Content marketing works, but it is becoming more specialized and audiences are more selective and sophisticated than ever. If you’re going to get the right content to the right people, and at the right stage in the purchasing journey, you’ll have to take steps to streamline your content development strategy. This is only possible if you establish goals, analyze your audience, develop a calendar, and get organization-wide buy-in.
We started diversifying our content strategy when we realized that we were attracting a large audience of millennials who are heavily indebted due to college loans and are struggling to find high-paying jobs. Using ThinkWithGoogle, we noticed that there was a massive increase in people searching for promise rings, versus wedding or engagement rings. As a result, we created a landing page with promise rings targeted to millennials, as well as blog content and an infographic.
As with promise rings, we are always on the lookout for audience trends, and use these to determine the content and amplification strategies. This audience-centric approach to content creation helps to assure that you’re creating content for every buyer at every stage of the buying funnel.
Setting Goals: Don’t Produce Content for Content’s Sake
As far as Google is concerned, weak, generic content does more harm than good to your website. Before developing content just for the sake of keeping a blog populated, brands should think about why they’re creating content in the first place. Most content is created to meet one of the following common goals:
- Boost search rankings
- Generate new sales leads
- Raise brand awareness
- Increase conversions
- Bring back previous buyers
Once you set these goals, you’ll be able to zero in on exactly the type of content you want to develop, depending on where your target audience is in the funnel. If you’re trying to increase brand awareness for top-of-funnel prospects, consider educational webinars, whitepapers, eBooks or how-to videos. If your target audience is in the evaluation stage of the purchasing journey, your content may be a demo video, product webinar or case study. If they are almost ready to purchase, consider a live demo or coupon.
Analyzing Demographics and Interests
Once you have defined your purpose, configure Google Analytics to display data from Demographics and Interests. Google pulls this data from a variety of places, including:
- Third-party DoubleClick browser cookies
- Android Advertising IDs
- Apple’s iOS Identifier for Advertisers
This resource will provide you with a wealth of information from five broad categories: age, gender, in-market segments, affinity categories and “other” categories, which consists of sub-folders within the main categories. This information will enable you to tailor your content to meet the goals you set in the previous section.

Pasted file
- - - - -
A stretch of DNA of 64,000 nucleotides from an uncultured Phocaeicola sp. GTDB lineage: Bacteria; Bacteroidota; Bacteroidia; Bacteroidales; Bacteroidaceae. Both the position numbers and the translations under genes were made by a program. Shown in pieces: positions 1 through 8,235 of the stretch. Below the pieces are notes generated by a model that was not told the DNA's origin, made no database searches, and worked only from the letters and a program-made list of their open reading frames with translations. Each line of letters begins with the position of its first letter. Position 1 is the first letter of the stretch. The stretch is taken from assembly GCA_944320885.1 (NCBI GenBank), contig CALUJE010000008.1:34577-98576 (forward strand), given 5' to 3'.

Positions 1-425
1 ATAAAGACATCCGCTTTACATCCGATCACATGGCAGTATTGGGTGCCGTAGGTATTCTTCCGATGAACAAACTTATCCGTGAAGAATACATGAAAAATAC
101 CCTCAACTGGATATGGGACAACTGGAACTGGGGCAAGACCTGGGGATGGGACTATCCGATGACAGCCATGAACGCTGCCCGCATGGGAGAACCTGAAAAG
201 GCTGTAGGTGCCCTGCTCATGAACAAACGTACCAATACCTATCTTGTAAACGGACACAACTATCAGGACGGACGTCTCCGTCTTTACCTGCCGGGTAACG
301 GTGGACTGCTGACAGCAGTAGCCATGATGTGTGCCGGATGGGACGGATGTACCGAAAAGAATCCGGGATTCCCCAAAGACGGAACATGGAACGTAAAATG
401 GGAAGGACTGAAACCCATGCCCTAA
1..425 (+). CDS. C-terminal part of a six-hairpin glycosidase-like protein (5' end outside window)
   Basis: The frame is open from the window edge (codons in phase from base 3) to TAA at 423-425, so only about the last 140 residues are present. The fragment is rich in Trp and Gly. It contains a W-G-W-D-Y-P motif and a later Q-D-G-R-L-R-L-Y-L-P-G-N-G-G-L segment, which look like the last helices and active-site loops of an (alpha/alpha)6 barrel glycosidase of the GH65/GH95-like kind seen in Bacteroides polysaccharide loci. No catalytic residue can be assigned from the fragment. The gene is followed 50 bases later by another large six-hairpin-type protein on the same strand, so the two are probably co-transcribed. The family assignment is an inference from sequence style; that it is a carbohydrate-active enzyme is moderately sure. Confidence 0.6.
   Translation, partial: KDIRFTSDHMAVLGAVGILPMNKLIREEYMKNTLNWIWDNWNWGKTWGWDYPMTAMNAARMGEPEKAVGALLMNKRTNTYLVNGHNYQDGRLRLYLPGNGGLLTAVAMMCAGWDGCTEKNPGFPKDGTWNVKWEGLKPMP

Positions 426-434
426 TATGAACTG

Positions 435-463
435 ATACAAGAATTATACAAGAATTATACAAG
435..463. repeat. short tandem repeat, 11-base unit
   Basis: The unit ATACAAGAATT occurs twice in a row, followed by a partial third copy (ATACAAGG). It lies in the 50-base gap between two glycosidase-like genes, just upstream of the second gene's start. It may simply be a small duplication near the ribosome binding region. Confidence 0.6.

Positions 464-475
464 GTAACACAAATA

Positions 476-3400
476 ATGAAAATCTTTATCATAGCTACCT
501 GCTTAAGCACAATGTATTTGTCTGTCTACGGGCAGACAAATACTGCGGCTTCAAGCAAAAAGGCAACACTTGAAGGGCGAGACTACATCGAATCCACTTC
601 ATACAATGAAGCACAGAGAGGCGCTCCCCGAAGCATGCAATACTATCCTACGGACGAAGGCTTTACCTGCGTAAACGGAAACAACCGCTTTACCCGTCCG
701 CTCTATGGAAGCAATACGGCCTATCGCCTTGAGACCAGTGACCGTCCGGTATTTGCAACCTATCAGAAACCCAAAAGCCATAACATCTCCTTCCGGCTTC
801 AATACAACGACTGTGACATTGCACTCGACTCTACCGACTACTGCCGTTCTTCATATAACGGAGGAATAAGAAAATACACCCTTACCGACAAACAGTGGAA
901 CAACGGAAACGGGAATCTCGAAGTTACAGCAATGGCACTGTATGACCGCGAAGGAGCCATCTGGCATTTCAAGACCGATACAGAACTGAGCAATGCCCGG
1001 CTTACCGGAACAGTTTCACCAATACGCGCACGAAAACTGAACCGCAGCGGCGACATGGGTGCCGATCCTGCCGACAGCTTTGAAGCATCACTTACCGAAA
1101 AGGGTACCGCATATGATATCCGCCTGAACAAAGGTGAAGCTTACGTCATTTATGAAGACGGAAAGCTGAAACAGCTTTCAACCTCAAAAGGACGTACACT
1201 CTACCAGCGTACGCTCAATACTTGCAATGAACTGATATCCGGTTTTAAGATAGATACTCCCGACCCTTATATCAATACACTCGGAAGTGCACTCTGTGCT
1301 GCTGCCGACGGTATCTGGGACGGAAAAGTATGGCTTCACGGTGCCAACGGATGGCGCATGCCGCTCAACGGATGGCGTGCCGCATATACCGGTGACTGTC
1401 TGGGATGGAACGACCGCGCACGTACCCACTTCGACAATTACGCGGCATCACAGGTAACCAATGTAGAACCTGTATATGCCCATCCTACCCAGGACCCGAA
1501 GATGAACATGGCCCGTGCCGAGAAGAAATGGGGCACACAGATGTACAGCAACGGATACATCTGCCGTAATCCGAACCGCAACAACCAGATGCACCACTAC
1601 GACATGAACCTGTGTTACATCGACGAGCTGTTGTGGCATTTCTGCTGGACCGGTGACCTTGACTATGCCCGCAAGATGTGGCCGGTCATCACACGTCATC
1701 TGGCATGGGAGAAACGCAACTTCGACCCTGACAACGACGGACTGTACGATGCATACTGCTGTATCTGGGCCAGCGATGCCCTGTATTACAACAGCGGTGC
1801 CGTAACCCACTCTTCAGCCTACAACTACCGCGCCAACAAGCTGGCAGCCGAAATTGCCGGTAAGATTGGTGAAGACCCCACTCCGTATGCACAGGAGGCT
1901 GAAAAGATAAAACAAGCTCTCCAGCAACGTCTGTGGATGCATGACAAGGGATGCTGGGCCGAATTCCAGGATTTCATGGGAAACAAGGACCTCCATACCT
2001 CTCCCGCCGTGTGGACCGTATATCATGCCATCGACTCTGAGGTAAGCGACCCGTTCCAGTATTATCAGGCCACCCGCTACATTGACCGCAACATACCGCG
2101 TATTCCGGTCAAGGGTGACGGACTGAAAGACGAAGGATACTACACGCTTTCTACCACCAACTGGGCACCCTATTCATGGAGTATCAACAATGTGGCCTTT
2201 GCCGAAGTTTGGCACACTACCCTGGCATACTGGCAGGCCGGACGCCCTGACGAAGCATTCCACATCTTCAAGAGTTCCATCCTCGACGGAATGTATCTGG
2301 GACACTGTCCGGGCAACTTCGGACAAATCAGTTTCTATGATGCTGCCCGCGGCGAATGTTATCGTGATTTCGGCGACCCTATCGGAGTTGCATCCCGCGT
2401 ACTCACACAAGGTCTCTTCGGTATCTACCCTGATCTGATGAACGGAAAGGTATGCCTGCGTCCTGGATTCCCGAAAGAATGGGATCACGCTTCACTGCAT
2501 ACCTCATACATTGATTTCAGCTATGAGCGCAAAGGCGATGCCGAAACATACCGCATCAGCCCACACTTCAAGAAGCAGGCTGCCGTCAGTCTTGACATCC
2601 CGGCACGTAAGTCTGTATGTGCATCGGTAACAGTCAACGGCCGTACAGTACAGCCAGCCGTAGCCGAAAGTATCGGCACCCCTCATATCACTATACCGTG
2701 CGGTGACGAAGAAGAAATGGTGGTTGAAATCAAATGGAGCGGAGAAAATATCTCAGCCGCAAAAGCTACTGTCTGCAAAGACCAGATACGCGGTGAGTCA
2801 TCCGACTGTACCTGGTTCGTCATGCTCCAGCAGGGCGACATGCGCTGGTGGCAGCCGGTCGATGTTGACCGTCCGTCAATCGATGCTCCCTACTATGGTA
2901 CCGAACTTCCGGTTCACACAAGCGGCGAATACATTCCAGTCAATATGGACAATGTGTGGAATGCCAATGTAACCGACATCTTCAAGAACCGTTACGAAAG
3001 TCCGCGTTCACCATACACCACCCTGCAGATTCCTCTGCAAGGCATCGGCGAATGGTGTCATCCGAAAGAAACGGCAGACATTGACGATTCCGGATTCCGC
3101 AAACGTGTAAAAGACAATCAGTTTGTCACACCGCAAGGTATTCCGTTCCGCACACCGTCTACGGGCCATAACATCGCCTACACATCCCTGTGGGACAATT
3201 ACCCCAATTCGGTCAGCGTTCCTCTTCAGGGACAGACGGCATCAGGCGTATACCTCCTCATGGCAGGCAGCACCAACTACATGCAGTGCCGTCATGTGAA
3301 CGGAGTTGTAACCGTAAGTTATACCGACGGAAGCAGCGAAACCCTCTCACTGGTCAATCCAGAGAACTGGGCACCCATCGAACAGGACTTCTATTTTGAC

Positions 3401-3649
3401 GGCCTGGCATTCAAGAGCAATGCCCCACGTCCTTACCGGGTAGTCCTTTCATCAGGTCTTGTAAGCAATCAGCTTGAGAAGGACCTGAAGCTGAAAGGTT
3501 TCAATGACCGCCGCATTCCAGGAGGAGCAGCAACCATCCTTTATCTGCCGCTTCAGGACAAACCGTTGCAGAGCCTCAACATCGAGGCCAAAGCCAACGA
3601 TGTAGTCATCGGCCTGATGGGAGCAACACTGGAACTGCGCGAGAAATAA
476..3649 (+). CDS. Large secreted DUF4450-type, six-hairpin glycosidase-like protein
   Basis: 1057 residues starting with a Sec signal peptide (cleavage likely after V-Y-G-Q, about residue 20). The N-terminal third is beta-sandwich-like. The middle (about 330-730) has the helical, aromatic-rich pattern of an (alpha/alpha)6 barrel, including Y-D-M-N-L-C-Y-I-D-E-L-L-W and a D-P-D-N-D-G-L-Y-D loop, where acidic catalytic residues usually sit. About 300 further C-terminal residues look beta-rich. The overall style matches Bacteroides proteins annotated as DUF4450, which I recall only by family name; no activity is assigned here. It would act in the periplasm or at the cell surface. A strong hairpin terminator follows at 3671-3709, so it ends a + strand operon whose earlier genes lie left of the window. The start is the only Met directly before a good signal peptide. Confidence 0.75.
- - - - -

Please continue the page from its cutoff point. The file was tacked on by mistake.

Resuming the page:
Develop a Content Calendar
You can not have a streamlined content development strategy without a creation and dissemination calendar. An organized strategy must include a tangible, written (or digital) timeline that assigns responsibility and creates accountability. Who is responsible for creating which content, and by when? For an individual blogger or a business that operates a small office, this may be something as simple as writing it out on a dry-erase board. For a larger organization or one that relies on far-flung telecommuters or freelance content creators, the solution may be a collaborative online platform like Trello or Podio.
Every great content creation calendar is accompanied by a social media calendar. Similar to an editorial calendar, the social calendar determines which content will be disseminated to which social channels, when and by whom.
Inter-Departmental Buy In — No Team is an Island
According to the Content Marketing Institute, “It’s beneficial to give everyone in your organization access to your content marketing strategy.” This includes departments that aren’t involved in creating or developing content.
It is simply not possible to streamline your content strategy if individual teams are working in isolated silos. By including all departments and teams, no matter how far removed from the content creation process they are, businesses large and small can:
- Ensure every employee understands the business’s goal and is working toward the same end.
- Reduce redundancy and avoid duplicate efforts.
- Exploit the business’s combined brain trust in drumming up ideas for creating content, or, in the case of smaller businesses, third parties who are good candidates for outsourcing some content creation duties.
Some companies may share their full content strategy and all of its supporting documentation with every department. Others may create individualized summaries to distribute to different teams. Either way, smart businesses will take the same strategies they use for selecting and disseminating content externally, and apply them toward internal strategies for circulating content among their own employees.
Content is still king, but if you’re not matching content to your buyer personas at each stage of the purchasing funnel and properly amplifying your content, you are wasting time and resources. Neither Google nor your audience will like it. Set goals, and then analyze your audience to develop content that serves those goals. Create a predictable, accessible content and social calendar, and finally, be sure get the entire organization on board with this plan.